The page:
Guest Opinion: Debtors’ prisons still exist in Maryland

The Maryland Constitution – and 80 years of state case law – make clear that a person cannot be jailed for disobeying an order to pay money based on a debt. Yet, debtors’ prisons continue to exist in our state. Legislation (SB 1050/HB 1081) to eliminate debtors prisons in Maryland has passed the Senate but is currently awaiting a vote in the House Judiciary Committee.

Across-the-board opposition to Hogan’s $5.6 billion Amazon incentive, but bill passes House

Opposition from lawmakers was across the board Wednesday as a final vote took place in the House of Delegates to ultimately approve a $5.6 billion tax incentive package to lure Amazon.com to Montgomery County. While Montgomery County’s House delegation voted unanimously to approve the measure, legislators from other areas of the state — Republicans and Democrats alike — had nothing nice to say about the bill. Many called it a job killer for small businesses.

Bill would provide Internet users in Md. with privacy protection and net neutrality; dies in Senate

Maryland may soon join other states that are putting consumer protections in place to allow residents to determine which personal data Internet service providers may use, while ensuring they’re treated equally regardless of they use the Internet. A bill sponsored by Del. Bill Frick, D-Montgomery, scheduled for a final House vote this week would require Internet service providers to give their customers an opt-in choice before using their personal information for marketing and other third-party uses. The bill would also reset the net neutrality rule requiring Internet providers to treat all customers equally when it comes to Internet speed and fees, a response to the FCC’s 2017 deregulation.

Guest Opinion: Comprehensive crime bill will take us back decades

Caryn York responds to Gov. Larry Hogan’s Sun op-ed on the comprehensive crime bill. She says the bill was rushed, and contains mandatory minimums that will again lead to mass incarceration, contradicting last year’s Justice Reinvestment Act which both she and the governor supported.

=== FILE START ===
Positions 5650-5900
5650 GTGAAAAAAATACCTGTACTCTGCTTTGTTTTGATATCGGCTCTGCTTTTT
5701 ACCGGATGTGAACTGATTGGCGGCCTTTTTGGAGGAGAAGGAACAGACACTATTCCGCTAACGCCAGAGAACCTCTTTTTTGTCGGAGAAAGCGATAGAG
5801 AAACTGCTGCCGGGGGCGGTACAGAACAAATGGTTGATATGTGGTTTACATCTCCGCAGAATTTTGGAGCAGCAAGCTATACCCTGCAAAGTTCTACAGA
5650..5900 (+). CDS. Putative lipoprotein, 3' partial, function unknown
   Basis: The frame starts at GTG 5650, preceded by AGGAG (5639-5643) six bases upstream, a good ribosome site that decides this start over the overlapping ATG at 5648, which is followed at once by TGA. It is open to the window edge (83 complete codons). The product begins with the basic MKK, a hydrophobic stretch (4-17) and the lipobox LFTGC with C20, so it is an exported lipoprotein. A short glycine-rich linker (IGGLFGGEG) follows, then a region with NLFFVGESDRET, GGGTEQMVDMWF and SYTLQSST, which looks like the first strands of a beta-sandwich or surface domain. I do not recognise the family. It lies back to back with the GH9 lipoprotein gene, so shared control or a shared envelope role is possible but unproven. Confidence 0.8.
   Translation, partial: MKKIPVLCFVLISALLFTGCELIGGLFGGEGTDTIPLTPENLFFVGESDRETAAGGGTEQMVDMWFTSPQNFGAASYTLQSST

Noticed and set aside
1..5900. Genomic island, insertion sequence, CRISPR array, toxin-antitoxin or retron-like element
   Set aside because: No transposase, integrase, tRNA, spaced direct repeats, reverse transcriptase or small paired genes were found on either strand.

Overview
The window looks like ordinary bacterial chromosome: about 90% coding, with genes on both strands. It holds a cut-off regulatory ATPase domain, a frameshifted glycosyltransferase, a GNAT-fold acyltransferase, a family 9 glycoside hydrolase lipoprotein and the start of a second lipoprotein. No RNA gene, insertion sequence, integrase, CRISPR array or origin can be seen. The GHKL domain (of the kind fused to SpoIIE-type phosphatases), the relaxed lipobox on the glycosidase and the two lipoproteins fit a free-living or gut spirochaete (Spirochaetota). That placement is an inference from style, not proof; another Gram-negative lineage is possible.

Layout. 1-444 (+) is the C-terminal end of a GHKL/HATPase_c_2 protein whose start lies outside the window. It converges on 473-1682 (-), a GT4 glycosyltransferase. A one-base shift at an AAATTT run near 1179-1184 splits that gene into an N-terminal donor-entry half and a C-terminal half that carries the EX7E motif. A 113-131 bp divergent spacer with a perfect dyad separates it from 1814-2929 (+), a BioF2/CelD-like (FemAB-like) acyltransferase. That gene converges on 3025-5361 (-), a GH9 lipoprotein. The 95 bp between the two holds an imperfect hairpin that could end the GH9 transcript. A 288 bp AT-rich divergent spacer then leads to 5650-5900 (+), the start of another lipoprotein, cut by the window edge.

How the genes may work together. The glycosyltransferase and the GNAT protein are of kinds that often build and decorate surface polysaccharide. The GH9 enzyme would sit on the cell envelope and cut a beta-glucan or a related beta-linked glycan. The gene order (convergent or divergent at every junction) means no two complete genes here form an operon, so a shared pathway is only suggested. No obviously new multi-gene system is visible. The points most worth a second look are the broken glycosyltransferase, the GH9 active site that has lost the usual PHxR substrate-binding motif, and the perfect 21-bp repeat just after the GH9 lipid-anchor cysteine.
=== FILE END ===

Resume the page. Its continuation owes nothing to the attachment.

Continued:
School construction funding fight is part of ongoing drive to strip power from the governor

Maryland’s governor has long been considered one of the most powerful in the country, mainly because of his control over spending and appointments. The Maryland General Assembly has for decades sought to chip away at the governor’s power, mainly through spending mandates and other legal restraints. Last week’s action in the Senate and House to pass a new mandate on school construction and take the governor out of the decisions on what schools should be funded is just another chapter in that ongoing drive to shift the balance of power.

Bill would put an armed officer in every school

Determined to pass meaningful legislation in the wake of the Parkland and Great Mills high school shootings, Maryland lawmakers are considering a measure to put an armed school resource officer in every public school. The bill comes as part of a four-bill package being rushed through the General Assembly as session nears end. 

Republican lawmakers cry foul over union ‘evergreen’ contract, other pro-union measures

Republican lawmakers are crying foul over Democratic efforts to pass a bill extending “evergreen” employment terms for thousands of unionized state employees after negotiating parties agreed not to make statutory changes. The proposed bill would allow contract terms for approximately 30,000 state employees to stay in place after a negotiated employment contract has expired if the two parties — the state and its public employee unions  — are unable to come to agreement on new terms. The Senate passed this and several other union-backed measures Monday night in party line votes of 33-14 on each of them.

Equal justice under law Supreme Court

Opinion: Time for Supreme Court to limit gerrymandering

The U.S. Supreme Court on Wednesday is scheduled to hear the Maryland case of Benisek v. Lamone in what could be a landmark decision for—or against—political gerrymandering.  The decision will either inflame or temper partisan passions, but in either case, will shape the nation for generations to come.

More House Republicans vote against budget

A few more Republican delegates than usual voted against the House version of Gov. Hogan’s $44.5 billion budget Thursday. The final vote was 126-11. The GOP members repeatedly tried to take $1 million away from Democratic Attorney General Brian Frosh and his lawsuits against the Trump administration, and they also attempted to provide more income tax relief than Democrats were willing to offer from the windfall the state will reap from the federal tax cuts.